Mystic's quaint and quirky Emporium moves toward final sale
Mystic - At The Emporium gift shop, where ballerina figurines, owl pocketbooks, vintage cigarette lighters and fishnet stockings lay side by side, the end of an era is at hand.
Longtime owners Robert Palmer Bankel and Evan John Nickles say they have had some serious conversations about selling the historic 1859 Water Street building, which has been listed for $799,000 for more than a year. They have announced a planned closure of what has been lovingly known as the Mystic Emporium as early as June in anticipation of a sale, since none of the proposed new owners would be using the space for a gift shop.
But now Bankel and Nickles have thrown a wrinkle into their plans by announcing that they are trying to sell the downtown business and the Mystic Emporium name separate from the building, asking $100,000 for some of the shop's signature pieces, goodwill and quirky atmosphere.
"It's a fun place to come to," said Louie DeMoura of Noank, who popped in last week after hearing of the shop's expected closure. "It's a fun place to just be around."
But if The Emporium is to continue, it appears as if it will need to find a new location.
Co-owner Nickles said he had been resigned to just closing up shop and letting The Emporium fade into history. He created signs announcing the gift shop's End of an Era Closing Sale with the expectation of selling down inventory and just letting go of a business he had nurtured for 35 years, after original owners Lee Howard and Paul White sold it to him in the late 1970s.
But then word about the closure spread on Facebook, and within a day or so the notice had been shared more than 2,000 times. People started streaming into the shop, taking pictures, setting up video cameras and telling Nickles that they couldn't imagine Mystic without The Emporium.
One patron told Nickles: "How can you shut this door? This is Mystic. This is the real Mystic. I've known about this since I was a kid."
This outpouring of emotion caused Nickles to offer the business for sale separate from the building. He pointed out that there are at least half a dozen retail spaces on Main Street alone where an entrepreneur might want to move the nearly half-century-old Mystic Emporium business.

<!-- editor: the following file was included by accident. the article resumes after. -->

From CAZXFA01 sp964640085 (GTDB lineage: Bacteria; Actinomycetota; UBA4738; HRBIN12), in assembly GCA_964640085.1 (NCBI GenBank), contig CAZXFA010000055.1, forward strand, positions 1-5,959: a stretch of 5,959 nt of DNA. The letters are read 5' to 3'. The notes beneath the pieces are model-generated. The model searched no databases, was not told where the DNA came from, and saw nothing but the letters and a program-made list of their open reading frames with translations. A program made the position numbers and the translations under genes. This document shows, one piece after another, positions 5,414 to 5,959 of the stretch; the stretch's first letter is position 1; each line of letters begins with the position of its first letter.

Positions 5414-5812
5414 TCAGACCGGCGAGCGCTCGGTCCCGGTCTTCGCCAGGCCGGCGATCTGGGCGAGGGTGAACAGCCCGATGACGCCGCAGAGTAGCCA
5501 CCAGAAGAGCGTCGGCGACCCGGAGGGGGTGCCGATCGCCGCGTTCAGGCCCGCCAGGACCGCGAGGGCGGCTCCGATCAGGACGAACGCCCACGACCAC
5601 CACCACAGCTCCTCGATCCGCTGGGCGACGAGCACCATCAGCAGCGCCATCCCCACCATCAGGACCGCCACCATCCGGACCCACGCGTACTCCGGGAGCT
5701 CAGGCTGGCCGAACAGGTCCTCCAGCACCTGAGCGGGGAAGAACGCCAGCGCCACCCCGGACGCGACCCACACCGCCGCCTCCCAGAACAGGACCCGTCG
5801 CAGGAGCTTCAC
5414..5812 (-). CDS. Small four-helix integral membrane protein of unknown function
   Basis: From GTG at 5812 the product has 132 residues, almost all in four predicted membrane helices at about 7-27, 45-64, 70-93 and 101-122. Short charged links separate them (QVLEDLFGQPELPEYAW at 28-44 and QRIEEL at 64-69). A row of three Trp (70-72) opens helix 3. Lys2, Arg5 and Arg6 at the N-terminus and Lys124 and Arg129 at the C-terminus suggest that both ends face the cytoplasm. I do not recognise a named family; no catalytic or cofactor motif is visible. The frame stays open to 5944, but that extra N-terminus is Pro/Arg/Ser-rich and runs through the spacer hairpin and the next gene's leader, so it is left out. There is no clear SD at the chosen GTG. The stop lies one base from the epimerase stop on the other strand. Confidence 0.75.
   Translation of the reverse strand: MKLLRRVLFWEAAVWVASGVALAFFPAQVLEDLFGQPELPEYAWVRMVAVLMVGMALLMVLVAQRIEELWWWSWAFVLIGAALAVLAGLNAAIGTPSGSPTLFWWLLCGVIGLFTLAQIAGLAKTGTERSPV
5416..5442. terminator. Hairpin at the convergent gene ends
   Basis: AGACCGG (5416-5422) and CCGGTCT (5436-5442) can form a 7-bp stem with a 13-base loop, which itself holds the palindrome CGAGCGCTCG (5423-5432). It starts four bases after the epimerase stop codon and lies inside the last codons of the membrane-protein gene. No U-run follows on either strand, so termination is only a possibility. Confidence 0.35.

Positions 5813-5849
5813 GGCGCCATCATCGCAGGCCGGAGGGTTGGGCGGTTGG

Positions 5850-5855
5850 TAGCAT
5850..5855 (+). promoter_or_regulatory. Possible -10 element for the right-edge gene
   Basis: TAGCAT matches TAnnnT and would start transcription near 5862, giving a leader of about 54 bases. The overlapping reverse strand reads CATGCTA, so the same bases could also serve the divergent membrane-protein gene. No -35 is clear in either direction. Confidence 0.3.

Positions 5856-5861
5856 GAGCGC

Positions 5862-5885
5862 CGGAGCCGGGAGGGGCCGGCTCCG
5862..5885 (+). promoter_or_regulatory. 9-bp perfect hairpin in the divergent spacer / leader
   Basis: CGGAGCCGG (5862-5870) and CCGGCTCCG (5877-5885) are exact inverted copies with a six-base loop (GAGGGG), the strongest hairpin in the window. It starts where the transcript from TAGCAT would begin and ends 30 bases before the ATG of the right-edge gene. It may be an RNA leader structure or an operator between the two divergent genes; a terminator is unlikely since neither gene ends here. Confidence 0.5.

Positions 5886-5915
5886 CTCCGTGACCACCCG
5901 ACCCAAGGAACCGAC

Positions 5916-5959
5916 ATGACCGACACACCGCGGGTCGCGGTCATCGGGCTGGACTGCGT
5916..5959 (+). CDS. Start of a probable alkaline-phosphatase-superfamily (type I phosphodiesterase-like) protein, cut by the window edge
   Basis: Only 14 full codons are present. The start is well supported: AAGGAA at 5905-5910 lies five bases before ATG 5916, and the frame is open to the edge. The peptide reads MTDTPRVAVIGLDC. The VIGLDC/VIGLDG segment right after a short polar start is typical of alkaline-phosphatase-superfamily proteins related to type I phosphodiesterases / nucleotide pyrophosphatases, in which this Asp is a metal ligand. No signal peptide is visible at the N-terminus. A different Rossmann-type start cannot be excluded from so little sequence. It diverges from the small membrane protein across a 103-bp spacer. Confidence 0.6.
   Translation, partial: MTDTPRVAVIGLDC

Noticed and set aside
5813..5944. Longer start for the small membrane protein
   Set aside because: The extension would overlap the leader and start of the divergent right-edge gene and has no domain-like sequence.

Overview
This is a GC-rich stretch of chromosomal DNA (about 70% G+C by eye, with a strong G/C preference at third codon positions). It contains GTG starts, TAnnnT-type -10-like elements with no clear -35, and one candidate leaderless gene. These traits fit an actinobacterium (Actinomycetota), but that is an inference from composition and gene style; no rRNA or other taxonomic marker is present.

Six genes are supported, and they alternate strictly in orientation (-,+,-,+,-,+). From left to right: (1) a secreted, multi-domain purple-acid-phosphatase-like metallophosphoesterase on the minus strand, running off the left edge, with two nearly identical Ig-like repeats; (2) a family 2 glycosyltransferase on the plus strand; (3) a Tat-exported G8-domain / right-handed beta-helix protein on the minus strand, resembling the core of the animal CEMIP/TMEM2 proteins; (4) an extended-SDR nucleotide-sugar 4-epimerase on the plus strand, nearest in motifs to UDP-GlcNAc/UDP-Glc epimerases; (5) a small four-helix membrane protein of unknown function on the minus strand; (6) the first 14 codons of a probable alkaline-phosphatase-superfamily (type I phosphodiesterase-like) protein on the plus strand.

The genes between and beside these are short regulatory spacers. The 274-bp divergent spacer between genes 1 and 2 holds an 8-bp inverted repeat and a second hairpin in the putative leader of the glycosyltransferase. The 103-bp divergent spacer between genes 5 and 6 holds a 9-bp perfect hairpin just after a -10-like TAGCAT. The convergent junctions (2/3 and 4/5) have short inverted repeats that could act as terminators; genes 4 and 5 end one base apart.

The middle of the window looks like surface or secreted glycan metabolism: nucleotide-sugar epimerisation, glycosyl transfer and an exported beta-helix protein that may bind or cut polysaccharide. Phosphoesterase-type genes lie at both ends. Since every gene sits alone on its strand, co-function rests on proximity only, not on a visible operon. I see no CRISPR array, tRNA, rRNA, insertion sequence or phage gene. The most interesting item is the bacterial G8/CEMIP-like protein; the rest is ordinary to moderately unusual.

"It would be really great if someone would champion it," said store manager Cindy Hackett Cobb, who has worked in the store for two decades.
Nickles is selling The Emporium to concentrate on the House of 1833 bed and breakfast in Old Mystic that he is operating with partner Bankel - who just last year sold his own gift shop, the Fantastic Umbrella Factory in Charlestown, R.I.
Nickles said that if all offers on the 4,250-square-foot Emporium building were essentially the same, he would prefer selling to someone who had a similar reverence for history and vision about how to use the space. But he agreed with listing agent Judi Caracausa, broker-owner of Market Realty, who said the main goal is to attain the "highest and best offer" on the property.
Meanwhile, a going-out-of business sale has begun at The Emporium, with items initially selling at 10 percent to 75 percent off the original prices. As time goes on, prices on a crazy assortment of items - such as the five jukeboxes, two World War II-era pinball machines, cast iron stoves, Hillary Clinton hand puppet, Spiro Agnew jigsaw puzzle and Wigglely Gigglely frog magnet - are likely to come down even more.
One of the key pieces that would go along with any sale of the business is the brass cash register given to Nickles by the late Westerly Sun newspaper owner George Utter. Nickles recalled that it took four men to move the still-operating register to The Emporium.
"George told me he made his first $1 million on that register," Nickles said. "It's my good-luck register. We still use it."
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